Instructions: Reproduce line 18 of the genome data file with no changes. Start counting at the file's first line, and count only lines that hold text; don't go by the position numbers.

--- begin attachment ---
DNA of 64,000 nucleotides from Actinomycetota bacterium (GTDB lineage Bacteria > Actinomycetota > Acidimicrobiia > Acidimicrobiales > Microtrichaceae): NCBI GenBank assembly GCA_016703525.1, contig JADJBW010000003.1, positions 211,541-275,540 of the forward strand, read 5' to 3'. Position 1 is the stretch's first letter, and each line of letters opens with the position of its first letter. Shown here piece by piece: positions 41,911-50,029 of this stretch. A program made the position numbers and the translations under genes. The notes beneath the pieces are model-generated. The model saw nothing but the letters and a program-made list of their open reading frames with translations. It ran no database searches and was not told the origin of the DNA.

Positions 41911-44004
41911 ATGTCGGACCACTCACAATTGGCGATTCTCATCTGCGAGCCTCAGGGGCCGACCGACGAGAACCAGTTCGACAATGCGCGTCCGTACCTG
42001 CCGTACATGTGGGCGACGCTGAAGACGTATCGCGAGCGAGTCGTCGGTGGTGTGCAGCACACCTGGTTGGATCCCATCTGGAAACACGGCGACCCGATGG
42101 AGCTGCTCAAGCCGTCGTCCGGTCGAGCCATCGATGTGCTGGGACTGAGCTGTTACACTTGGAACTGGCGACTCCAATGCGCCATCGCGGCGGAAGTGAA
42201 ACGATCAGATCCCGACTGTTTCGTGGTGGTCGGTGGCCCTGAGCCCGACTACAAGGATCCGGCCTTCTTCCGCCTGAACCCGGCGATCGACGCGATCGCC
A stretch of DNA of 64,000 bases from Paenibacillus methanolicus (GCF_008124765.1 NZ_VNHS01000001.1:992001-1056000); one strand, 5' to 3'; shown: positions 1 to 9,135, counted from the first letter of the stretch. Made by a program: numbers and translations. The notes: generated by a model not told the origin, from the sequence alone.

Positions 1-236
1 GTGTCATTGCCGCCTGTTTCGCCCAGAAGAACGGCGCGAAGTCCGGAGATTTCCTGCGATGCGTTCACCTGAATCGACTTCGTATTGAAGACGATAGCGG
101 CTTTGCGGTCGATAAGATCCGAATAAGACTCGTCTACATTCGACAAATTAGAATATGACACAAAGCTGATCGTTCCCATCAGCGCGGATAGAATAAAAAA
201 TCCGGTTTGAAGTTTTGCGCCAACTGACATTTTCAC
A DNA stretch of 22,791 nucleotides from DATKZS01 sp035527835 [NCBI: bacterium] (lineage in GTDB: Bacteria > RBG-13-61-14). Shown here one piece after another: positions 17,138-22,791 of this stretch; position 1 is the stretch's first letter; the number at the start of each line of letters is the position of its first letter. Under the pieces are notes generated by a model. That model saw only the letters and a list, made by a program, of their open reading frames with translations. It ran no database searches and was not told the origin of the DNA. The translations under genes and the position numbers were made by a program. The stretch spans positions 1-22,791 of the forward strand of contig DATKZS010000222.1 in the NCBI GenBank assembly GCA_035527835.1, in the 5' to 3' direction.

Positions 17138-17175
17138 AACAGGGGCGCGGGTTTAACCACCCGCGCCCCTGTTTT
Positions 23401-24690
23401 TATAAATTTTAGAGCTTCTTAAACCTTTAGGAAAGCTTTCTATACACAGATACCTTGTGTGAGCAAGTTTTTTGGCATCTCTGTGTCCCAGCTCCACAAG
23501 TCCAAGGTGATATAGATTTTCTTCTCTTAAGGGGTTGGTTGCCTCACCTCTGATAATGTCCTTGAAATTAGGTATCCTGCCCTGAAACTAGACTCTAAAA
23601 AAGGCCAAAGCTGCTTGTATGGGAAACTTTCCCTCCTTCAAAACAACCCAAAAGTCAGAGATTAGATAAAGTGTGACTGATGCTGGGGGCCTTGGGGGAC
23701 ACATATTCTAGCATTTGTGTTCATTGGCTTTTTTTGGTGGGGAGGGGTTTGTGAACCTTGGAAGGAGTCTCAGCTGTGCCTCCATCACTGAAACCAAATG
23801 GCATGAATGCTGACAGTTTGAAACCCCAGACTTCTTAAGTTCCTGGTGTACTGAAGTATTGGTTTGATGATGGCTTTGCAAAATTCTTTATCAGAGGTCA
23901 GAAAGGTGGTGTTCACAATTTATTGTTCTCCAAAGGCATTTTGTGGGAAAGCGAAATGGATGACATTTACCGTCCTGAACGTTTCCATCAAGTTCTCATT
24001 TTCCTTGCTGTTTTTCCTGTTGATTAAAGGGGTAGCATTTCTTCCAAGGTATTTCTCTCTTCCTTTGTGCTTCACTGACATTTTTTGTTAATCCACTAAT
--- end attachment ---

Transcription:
23601 AAGGCCAAAGCTGCTTGTATGGGAAACTTTCCCTCCTTCAAAACAACCCAAAAGTCAGAGATTAGATAAAGTGTGACTGATGCTGGGGGCCTTGGGGGAC